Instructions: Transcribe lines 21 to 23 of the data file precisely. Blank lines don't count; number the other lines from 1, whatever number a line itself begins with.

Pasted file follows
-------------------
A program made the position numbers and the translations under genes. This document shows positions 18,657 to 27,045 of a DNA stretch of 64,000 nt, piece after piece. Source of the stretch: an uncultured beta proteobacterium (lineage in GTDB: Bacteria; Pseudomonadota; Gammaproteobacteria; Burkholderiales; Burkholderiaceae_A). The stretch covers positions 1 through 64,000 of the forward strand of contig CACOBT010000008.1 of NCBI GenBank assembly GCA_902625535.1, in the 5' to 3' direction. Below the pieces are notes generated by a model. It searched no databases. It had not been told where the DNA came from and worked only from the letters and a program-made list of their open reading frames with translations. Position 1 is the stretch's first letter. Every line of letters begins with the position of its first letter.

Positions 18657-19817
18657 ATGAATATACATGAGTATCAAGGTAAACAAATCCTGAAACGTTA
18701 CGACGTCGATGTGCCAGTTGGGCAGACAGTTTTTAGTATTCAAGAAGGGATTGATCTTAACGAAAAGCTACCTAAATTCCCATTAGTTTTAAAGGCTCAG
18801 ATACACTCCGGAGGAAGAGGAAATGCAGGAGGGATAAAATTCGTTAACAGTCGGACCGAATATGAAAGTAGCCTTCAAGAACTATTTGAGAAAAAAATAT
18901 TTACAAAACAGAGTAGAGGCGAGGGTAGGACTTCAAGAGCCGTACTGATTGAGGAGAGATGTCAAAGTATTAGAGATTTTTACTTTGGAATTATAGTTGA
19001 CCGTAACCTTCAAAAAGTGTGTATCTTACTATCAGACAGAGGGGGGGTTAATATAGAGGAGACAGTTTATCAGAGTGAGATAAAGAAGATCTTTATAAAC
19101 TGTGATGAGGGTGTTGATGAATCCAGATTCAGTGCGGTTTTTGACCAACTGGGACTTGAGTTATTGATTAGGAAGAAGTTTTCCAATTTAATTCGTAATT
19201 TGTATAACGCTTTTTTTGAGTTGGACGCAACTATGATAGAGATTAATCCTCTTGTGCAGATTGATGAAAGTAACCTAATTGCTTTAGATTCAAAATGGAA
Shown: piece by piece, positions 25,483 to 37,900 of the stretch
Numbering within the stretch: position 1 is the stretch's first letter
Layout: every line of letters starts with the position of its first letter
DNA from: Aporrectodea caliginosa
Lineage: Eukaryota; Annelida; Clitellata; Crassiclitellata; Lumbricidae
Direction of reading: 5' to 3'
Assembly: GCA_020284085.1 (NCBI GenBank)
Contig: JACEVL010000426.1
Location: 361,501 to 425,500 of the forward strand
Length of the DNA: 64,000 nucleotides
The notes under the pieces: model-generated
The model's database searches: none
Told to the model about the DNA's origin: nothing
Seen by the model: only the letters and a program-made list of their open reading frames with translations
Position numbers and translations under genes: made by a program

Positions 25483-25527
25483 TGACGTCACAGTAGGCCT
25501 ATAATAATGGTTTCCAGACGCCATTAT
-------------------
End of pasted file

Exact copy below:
The model's database searches: none
Told to the model about the DNA's origin: nothing
Seen by the model: only the letters and a program-made list of their open reading frames with translations